Panoramic photography (sometimes known as wide format photography) is a technique that combines multiple images from the same camera together, to form one single, wide photograph.
In the past, panoramic photography was created by physically aligning separate photographs. As you might have guessed, this didn’t turn out too well, since it’s nearly impossible to align separate photos perfectly to the point where they make one flowing image. Now, however, with the developments in computer software and photography, it’s possible to stitch together several photographs into a near-perfect, seamless panorama.
In this article, we’re going to explore the different types of panoramas and the best tips for shooting fantastic panoramic photography.
The three types of panoramas
Most people associate panoramas with just a wide horizontal image or vertical image, when the reality is a bit more complex than that.
The first and easiest panorama to create is the partial panorama. In essence, these are wide-angle views that are created by joining multiple images together to create a wide-angle image either vertically or horizontally. These are so easy, in fact, that most mobile phones now come with a camera setting to take one! This can be a wide-angle shot anywhere under 360 degrees.
Next are panoramas that cover a whole 360 degrees. These are designed to cover the whole horizontal field of view around you, and are somewhat more difficult to take compared to a partial panorama.
Full spherical panorama
Finally, we have the full spherical panorama which is by far the most difficult to create. These capture the whole view around you both vertically and horizontally. These are often posted online as interactive images, created by using special software such as PTGui.
Tips to create winning panoramic shots
Now that you know the basics about the different types of panoramas, you should be ready to experiment and get your panorama on! Note that since this is a beginner’s guide, we’ll be focusing on partial panorama tips which might also work for 360-degree panoramas.
Use a tripod
This one often crops up in our tips and tricks guides, but in panoramic photography, it’s more important than ever.
Using a tripod means that your shots will align in at least one axis, meaning that when it comes to merging the photos later, fewer of the photos will be wasted resulting in a larger and more accurate panoramic image.
Use a zoom lens
For the best results, use a zoom lens. These will allow you to zoom in and out, giving you more options and versatility no matter where you’re taking your panoramic. It’s also recommended that you take any lens filters off, especially any circular polarizers as they can easily mess up your sky.
Shoot in manual mode
For the best results, you’ll want the exposure to be the same for every photo in the panorama. That means the aperture size, shutter speed and ISO need to be constant for each and every shot. If the values change throughout the shoot, different parts of the image will appear lighter or darker compared to the rest.
To ensure your values don’t change, shoot in manual mode and set your values based on the best ones from test shots.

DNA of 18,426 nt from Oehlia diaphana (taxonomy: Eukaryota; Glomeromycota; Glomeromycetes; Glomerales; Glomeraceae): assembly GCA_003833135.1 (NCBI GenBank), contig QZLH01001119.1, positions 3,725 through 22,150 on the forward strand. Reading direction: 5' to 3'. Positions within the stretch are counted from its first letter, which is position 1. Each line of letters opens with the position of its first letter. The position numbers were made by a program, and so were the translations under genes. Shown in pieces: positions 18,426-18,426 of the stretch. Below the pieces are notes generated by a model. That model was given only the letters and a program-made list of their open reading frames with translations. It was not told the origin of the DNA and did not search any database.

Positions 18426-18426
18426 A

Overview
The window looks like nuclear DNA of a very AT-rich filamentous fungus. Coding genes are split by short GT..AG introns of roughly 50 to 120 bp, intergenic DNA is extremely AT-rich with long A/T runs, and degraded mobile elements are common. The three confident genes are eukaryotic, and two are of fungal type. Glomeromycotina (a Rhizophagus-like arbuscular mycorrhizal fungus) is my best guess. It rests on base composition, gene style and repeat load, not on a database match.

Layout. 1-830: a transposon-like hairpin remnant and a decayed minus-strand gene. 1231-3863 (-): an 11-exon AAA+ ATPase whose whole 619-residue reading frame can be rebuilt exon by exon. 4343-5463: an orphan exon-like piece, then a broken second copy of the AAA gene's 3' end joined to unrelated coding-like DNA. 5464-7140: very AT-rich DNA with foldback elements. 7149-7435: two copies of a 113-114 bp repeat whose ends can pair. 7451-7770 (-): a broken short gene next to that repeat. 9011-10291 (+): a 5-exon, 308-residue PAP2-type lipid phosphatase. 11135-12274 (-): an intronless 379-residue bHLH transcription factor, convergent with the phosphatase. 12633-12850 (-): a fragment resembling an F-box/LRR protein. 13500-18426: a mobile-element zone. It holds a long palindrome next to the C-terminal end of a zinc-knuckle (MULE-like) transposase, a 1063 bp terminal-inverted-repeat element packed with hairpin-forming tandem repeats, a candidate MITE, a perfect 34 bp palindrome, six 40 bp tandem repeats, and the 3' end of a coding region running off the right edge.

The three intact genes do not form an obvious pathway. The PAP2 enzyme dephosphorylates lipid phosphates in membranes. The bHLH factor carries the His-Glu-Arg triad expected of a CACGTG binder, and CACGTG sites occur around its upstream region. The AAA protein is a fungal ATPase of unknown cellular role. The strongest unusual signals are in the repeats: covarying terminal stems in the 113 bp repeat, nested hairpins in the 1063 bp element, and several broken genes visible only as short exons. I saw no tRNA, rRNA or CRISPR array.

Flip the camera 90 degrees
When taking a panorama, try flipping your camera the opposite way around to how you plan on taking your shot.
For example, if you’re taking a horizontal panorama, taking several vertical shots to capture more of the sky and ground, creating a higher resolution panorama and capturing a broader, more detailed image. On the other hand, if you’re taking a vertical panorama, using horizontal shots will capture more details to the left and right of your subject.
Overlap your shots
To ensure your photo merging software works, overlap your shots by more than one-third. If your shots aren’t overlapped, the software might not be able to align the photos.
Merging your photographs together
Your panoramic will only be complete once you’ve merged your photographs together with post-production software. Many software can be used, but the two most popular by far are Adobe Photoshop and PTGui
While Photoshop’s sole purpose isn’t panoramas, it’s definitely the easier option of the two.
Simply go to File > Automate > Photomerge, and a dialogue box will appear. Click Browse and select the images you wish to use for your panorama. Make sure that ‘Blend Images Together’ and ‘Geometric Distortion Correction’ are both checked, then click OK. The merging process will then begin. It may take a while, but after the process has been completed, crop your panorama and you’re done!
The most popular tool for panoramas is PTGui. It’s a little trickier to use than Photoshop but provides more stitching options and customization.
Once you’ve opened the software, click the Load Images button and browse for the images you wish to use, then click Open. Once the images are loaded, click Align Images and let PTGui do the work. Eventually, a window will appear. Select the right projection for your panorama then return to the main screen and click Create Panorama, which will take you to another tab to set the size and format. Finally, click Create Panorama and PTGui will begin the merging process.
There are some tips for newcomers to get comfortable with panoramic photography. Stick to these, and you’ll be a pro in no time!
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